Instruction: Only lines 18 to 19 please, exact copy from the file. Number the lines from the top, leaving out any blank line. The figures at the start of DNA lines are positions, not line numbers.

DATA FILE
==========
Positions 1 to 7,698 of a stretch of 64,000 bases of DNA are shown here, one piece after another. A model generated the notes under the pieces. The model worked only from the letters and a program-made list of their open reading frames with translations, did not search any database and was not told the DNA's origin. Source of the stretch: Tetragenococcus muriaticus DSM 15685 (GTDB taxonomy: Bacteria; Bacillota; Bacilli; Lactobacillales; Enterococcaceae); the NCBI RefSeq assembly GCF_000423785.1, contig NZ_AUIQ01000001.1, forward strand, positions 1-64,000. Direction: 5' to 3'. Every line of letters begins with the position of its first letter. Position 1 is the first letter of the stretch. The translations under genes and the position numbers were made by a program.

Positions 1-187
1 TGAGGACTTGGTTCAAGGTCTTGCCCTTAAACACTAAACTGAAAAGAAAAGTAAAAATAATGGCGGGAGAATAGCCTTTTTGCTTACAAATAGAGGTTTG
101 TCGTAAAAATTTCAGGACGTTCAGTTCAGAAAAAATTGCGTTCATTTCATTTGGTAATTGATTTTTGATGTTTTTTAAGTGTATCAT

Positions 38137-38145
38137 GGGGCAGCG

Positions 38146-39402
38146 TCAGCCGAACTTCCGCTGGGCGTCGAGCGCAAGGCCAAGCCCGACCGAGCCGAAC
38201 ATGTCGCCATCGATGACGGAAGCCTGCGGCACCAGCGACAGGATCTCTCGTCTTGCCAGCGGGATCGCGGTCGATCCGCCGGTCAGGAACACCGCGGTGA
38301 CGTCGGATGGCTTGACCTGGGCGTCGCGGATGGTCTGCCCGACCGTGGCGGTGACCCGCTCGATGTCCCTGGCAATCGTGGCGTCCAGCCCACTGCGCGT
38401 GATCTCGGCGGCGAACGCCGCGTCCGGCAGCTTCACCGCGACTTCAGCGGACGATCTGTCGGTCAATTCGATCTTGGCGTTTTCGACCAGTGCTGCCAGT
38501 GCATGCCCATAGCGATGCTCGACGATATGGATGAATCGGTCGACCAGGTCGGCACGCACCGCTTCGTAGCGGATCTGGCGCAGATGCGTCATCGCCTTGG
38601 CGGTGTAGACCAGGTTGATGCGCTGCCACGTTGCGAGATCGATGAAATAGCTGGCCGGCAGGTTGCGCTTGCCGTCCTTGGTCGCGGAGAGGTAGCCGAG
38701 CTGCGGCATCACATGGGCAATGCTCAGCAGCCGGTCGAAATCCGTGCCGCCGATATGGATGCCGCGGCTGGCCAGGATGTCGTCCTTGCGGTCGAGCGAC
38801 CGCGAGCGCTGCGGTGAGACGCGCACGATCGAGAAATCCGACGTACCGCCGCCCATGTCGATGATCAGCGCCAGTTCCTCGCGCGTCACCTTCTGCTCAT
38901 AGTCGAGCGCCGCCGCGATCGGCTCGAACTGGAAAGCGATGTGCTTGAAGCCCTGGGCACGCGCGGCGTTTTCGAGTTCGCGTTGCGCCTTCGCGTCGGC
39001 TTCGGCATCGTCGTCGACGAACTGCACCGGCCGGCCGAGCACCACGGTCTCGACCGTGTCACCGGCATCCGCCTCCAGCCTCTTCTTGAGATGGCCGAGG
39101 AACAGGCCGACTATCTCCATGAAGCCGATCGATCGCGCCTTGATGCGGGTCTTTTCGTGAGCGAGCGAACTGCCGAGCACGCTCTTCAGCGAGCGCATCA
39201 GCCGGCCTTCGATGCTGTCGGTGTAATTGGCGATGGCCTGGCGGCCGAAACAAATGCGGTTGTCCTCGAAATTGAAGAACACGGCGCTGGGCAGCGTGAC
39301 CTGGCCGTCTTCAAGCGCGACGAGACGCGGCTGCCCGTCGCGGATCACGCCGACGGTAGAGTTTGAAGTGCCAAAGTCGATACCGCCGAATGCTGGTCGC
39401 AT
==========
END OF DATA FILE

39101 AACAGGCCGACTATCTCCATGAAGCCGATCGATCGCGCCTTGATGCGGGTCTTTTCGTGAGCGAGCGAACTGCCGAGCACGCTCTTCAGCGAGCGCATCA
39201 GCCGGCCTTCGATGCTGTCGGTGTAATTGGCGATGGCCTGGCGGCCGAAACAAATGCGGTTGTCCTCGAAATTGAAGAACACGGCGCTGGGCAGCGTGAC